A high school in Virginia has denied approval of a right-to-life group after stalling for several weeks on the group’s application.
The head of the group, senior Madison Sutherland, has grown frustrated with the principal’s slow response, according to a news release by the Thomas More Society, a public interest law firm that has taken the case. Sutherland claims that after filling in the correct forms and fulfilling all the requirements, Larry Marks, the principal of Sutherland’s school has been stalling.
“Public schools have a duty to treat all student groups equally,” said Jocelyn Floyd, Associate Counsel of the Thomas More Society, in the release. “By denying Maddie’s pro-life group on the grounds that it is not tied to the school’s curriculum, while allowing other non-curricular groups such as an equestrian club and lacrosse club, Courtland High School is violating their students’ First Amendment rights.”
Floyd also noted that a student’s free speech is not limited once they enter the school.
Fed up with the stalling and the “fixes” that Sutherland has been waiting to receive, the Thomas More Society sent a letter to Marks demanding that he respond to the complaint by a Nov. 21 deadline or they will be taken to court.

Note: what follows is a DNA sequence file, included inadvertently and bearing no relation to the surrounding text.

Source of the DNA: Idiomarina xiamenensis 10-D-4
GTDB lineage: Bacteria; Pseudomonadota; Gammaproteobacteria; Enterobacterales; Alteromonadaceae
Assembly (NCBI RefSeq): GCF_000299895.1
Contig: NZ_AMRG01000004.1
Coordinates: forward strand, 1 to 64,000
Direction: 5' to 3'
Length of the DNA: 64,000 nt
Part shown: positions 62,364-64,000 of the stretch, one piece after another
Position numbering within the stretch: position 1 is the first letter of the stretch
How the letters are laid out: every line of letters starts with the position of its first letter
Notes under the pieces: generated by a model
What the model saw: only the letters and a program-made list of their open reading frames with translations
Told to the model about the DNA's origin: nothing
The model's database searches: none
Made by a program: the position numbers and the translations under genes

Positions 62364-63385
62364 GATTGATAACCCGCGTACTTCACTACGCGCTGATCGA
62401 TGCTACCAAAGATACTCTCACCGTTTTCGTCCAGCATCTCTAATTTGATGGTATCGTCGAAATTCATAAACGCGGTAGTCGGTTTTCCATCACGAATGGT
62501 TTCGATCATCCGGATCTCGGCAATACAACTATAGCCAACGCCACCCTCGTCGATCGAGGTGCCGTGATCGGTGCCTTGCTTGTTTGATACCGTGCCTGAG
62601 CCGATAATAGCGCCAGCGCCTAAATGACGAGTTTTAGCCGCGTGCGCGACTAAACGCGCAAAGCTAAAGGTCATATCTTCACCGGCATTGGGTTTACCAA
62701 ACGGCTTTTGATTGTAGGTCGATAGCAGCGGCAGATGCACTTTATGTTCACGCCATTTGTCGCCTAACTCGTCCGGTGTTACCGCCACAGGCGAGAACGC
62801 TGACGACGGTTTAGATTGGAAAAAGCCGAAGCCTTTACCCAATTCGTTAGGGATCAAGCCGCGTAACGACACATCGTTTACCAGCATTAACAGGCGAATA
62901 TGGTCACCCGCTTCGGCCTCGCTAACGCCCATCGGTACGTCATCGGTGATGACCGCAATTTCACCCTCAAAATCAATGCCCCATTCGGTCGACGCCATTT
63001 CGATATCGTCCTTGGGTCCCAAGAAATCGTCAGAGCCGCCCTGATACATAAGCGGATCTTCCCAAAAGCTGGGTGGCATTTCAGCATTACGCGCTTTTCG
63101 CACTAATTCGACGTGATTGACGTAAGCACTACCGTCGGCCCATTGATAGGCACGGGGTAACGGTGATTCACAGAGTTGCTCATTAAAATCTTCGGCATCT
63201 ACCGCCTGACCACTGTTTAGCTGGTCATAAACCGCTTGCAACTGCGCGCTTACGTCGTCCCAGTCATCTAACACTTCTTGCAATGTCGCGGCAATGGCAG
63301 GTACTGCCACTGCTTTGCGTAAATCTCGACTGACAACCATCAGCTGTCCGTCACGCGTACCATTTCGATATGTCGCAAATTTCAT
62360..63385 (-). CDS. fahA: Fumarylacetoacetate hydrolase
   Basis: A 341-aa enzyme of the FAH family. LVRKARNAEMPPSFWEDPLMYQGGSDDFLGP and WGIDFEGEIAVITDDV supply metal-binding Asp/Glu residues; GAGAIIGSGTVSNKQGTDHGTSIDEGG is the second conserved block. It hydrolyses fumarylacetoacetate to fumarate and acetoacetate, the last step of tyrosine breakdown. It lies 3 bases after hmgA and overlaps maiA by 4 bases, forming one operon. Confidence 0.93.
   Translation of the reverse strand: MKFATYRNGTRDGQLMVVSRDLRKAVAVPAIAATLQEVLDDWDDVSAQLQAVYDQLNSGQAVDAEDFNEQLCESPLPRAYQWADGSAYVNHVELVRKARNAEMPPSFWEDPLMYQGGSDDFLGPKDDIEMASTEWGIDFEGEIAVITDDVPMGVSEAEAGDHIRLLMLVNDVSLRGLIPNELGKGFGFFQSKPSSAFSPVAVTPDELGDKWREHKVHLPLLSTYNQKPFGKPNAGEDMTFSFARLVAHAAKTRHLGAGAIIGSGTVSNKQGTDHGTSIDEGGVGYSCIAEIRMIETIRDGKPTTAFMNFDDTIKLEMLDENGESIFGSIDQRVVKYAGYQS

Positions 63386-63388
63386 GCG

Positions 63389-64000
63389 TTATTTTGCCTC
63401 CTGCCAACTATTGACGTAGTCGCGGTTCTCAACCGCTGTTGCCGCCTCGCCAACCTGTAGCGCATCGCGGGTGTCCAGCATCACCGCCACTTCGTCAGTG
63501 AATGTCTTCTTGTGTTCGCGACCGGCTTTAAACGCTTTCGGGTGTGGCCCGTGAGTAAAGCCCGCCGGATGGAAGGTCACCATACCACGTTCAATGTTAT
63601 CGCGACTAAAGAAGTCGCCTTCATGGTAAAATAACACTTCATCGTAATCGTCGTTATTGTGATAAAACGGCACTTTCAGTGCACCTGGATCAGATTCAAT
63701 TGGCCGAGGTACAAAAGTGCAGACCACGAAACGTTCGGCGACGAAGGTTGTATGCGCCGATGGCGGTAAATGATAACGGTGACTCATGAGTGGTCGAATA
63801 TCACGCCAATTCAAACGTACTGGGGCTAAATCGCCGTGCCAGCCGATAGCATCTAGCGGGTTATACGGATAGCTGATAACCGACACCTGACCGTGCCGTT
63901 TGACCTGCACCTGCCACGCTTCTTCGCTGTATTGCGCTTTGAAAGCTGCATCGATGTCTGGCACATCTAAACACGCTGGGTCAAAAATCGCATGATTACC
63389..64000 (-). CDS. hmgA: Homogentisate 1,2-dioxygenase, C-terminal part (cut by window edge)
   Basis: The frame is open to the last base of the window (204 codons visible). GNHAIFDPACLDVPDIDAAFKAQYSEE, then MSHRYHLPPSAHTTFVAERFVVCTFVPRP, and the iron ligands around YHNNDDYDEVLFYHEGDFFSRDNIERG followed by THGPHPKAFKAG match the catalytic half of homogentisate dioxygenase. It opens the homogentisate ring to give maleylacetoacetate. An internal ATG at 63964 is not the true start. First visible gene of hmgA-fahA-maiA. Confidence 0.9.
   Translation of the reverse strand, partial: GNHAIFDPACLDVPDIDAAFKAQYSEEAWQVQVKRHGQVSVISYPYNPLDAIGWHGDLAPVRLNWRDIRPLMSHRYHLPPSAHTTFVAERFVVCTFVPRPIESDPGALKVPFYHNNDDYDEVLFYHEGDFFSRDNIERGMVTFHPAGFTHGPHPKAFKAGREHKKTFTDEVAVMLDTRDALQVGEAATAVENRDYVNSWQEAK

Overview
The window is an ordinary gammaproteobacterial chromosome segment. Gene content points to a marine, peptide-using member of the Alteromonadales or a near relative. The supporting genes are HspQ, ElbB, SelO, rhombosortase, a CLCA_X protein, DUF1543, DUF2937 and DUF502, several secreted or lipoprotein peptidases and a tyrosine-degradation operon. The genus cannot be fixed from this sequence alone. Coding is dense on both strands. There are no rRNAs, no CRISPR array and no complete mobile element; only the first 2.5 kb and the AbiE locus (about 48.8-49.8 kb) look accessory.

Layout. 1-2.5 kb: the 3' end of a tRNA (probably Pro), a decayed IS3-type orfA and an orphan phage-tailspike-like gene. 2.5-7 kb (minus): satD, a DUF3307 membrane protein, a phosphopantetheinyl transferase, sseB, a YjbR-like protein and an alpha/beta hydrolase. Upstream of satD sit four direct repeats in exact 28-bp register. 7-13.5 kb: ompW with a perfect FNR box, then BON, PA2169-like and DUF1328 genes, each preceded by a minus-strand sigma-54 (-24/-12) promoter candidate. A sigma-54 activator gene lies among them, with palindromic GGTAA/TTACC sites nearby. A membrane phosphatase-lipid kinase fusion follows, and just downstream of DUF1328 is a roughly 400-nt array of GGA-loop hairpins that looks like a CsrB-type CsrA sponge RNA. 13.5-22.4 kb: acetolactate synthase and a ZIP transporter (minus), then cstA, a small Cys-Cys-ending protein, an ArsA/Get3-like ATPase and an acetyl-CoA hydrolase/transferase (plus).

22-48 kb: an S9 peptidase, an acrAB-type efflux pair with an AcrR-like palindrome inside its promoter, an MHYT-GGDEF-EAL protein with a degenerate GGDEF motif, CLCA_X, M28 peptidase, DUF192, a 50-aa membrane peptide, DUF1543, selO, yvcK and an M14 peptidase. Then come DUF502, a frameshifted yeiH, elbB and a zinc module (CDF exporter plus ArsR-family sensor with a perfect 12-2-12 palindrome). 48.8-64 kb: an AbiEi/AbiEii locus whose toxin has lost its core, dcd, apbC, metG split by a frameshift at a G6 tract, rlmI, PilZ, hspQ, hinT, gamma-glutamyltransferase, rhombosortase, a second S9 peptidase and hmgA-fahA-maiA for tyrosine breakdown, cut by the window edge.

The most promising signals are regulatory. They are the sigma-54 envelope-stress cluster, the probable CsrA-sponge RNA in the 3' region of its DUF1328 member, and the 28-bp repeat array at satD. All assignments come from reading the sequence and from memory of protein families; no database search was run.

Kristen Hawkins, president of Students for Life of America expressed concern over what she sees as a deliberate attack on the pro-life movement. “It is unfortunate that many pro-life high school students have faced resistance from hostile school administrators,” Hawkins said.
She expressed hope that students like Sutherland would keep pushing the pro-life message.
As for Sutherland, she will continue pushing her campus group to be recognized. “Abortion is the greatest violation of human rights in our time and I believe the pro-life message deserves a voice at my school,” she declared.